Middle School Youth As Young As 12 Engaging In Risky
Middle school youth are engaging in sexual intercourse as early as age 12,
according to a study by researchers at The University of Texas School of Public
Results from this study are published in the April issue of
Journal of School Health.
Christine Markham, Ph.D., assistant
professor of behavioral science at the UT School of Public Health, and
colleagues examined sexual risk behaviors among middle school students in a
large southeastern U.S. urban public school district.
"This is one of the
few school-based studies conducted with this age group to look at specific
sexual practices in order to develop more effective prevention programs,"
Markham said. "This study shows that although most seventh graders are not
engaging in sexual risk behaviors, a small percentage are putting themselves at
In the study, Markham and colleagues defined sexual intercourse as
vaginal, oral or anal sex. According to their research, by age 12, 12 percent of
students had already engaged in vaginal sex, 7.9 percent in oral sex, 6.5
percent in anal sex and 4 percent in all three types of
Markham said, "These findings are alarming because youth who
start having sex before age 14 are much more likely to have multiple lifetime
sexual partners, use alcohol or drugs before sex and have unprotected sex, all
of which puts them at greater risk for getting a sexually transmitted disease
(STD) or becoming pregnant."
The study found one-third of sexually active
students reported engaging in vaginal or anal sex without a condom within the
past three months, and one-fourth had four or more partners. The more
experienced students in all three types of intercourse were more likely to be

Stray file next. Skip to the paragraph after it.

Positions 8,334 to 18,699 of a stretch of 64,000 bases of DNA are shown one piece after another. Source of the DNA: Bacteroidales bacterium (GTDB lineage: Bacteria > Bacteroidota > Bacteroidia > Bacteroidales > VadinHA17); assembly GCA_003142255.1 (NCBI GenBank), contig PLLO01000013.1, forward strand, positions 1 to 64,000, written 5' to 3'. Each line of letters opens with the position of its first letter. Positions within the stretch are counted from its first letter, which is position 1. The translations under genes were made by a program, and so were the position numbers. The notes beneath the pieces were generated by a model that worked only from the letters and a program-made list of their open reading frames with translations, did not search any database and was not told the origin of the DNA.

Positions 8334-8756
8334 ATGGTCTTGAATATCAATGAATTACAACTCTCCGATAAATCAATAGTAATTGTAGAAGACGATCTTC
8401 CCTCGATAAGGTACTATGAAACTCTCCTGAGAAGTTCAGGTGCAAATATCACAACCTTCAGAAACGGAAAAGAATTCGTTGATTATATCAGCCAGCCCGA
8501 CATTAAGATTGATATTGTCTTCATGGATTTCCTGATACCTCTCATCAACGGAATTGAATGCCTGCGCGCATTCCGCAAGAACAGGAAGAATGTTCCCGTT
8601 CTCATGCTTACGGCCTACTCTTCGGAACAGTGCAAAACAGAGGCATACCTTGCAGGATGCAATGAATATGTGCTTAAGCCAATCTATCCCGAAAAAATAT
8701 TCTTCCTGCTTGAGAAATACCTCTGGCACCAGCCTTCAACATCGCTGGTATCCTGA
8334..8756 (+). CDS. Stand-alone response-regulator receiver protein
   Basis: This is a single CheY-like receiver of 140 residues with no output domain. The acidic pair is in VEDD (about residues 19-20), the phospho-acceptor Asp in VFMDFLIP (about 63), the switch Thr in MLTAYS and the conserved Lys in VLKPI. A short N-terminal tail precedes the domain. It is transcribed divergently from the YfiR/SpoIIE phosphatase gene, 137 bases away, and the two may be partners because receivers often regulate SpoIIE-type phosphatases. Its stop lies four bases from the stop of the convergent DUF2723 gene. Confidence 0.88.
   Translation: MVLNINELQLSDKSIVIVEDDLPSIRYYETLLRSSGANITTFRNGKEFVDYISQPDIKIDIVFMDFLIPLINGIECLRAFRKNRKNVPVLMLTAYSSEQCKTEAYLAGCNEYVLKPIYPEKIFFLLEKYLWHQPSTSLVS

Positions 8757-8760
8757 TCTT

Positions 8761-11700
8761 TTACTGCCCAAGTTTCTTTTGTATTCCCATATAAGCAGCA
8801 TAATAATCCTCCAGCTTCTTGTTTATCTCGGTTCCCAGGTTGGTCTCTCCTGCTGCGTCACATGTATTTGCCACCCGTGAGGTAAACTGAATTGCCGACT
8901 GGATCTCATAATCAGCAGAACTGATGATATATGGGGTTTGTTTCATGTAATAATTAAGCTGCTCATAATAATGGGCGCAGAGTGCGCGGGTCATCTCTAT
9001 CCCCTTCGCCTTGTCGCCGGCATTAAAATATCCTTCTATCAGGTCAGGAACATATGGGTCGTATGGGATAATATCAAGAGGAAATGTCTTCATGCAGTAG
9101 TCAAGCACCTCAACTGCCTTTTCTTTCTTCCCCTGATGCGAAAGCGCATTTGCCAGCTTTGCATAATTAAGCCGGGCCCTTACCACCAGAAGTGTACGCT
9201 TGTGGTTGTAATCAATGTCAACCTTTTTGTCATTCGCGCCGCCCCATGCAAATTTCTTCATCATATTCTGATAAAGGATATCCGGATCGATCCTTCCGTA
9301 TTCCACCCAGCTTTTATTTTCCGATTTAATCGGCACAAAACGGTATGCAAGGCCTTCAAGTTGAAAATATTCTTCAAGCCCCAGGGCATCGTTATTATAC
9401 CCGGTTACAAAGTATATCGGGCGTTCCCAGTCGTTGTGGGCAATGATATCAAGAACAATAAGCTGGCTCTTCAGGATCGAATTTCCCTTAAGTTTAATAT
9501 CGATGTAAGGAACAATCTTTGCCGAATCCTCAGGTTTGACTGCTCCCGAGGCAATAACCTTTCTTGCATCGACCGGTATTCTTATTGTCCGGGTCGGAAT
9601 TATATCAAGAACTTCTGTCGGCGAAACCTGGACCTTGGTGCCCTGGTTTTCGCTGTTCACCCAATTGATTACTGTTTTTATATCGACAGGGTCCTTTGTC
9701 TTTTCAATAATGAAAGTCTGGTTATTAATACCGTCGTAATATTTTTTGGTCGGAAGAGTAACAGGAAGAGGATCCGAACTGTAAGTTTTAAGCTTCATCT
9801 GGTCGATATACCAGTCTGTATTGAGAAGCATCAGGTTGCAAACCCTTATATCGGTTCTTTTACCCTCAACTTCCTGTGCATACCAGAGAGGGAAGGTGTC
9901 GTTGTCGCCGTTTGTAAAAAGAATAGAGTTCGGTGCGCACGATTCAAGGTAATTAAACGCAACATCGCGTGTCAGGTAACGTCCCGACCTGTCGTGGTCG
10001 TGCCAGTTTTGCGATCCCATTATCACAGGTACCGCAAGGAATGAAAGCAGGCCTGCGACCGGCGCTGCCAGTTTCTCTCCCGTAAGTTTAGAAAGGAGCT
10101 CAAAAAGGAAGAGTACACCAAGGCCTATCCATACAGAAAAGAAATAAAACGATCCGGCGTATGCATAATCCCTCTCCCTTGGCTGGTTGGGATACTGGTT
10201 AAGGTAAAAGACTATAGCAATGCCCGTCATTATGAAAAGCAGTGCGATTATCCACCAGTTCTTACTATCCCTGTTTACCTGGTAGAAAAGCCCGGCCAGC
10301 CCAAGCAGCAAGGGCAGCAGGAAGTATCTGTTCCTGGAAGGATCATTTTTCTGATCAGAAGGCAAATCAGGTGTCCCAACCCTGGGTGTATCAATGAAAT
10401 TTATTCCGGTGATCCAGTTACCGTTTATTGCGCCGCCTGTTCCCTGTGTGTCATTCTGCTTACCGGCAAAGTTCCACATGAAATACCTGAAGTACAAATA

male and African-American.
"We need to develop prevention programs that
address the needs of students who are not yet sexually active in order to
promote skills and attitudes to help them wait until they are older to have
sex," Markham said. "And we need to provide skills and knowledge related to
condoms and contraception for youth who are already sexually active."
study recommends that sexually active students also need to receive accurate and
factual information and services related to STDs and pregnancy testing, as well
as skills for future abstention and risk reduction for those who intend to
remain sexually active.
More than one-third of youth in the study
reported engaging in precoital touching behaviors. Among the students who
engaged in precoital behavior, 43 percent reported having engaged in sexual
According to the Centers for Disease Control and Prevention
(CDC), 80 percent of the 435,427 births to mothers ages 15 to 19 were the result
of unintended pregnancies. According to the National Vital Statistics Report,
birth rates among Hispanic and black teens remain higher than other
racial/ethnic groups, including rates among those ages 10 to 14.
youth between the ages of 15 and 24 accounted for 9.1 million or 48 percent of
all new STD cases, according to a report by the CDC. Minority youth also are
disproportionately affected. The CDC's 2006 STD Surveillance Report stated that
minority racial and ethnic populations had higher rates of STDs when compared to
whites and, although black teens represent only 17 percent of U.S. teenagers,
they account for 70 percent of HIV/AIDS cases reported among teens. "We need
more research to develop effective interventions, in particular for youth of
color living in underserved areas," Markham said.
"A common misperception
among adolescents is that oral or anal intercourse is not as risky for STD
transmission," said Markham. "But transmission of non-viral and viral STDs can
occur through all three types of intercourse when condoms are not
These findings clearly indicate the need for open discussion about
sexual health at the middle school level, Markham said. "It is critical that
health education teachers and school nurses feel comfortable addressing these
issues with their students and that their efforts are supported by parents and
the school administration," she added.
Source: University of Texas Health
Science Center at Houston
Dr. Anand Jhawar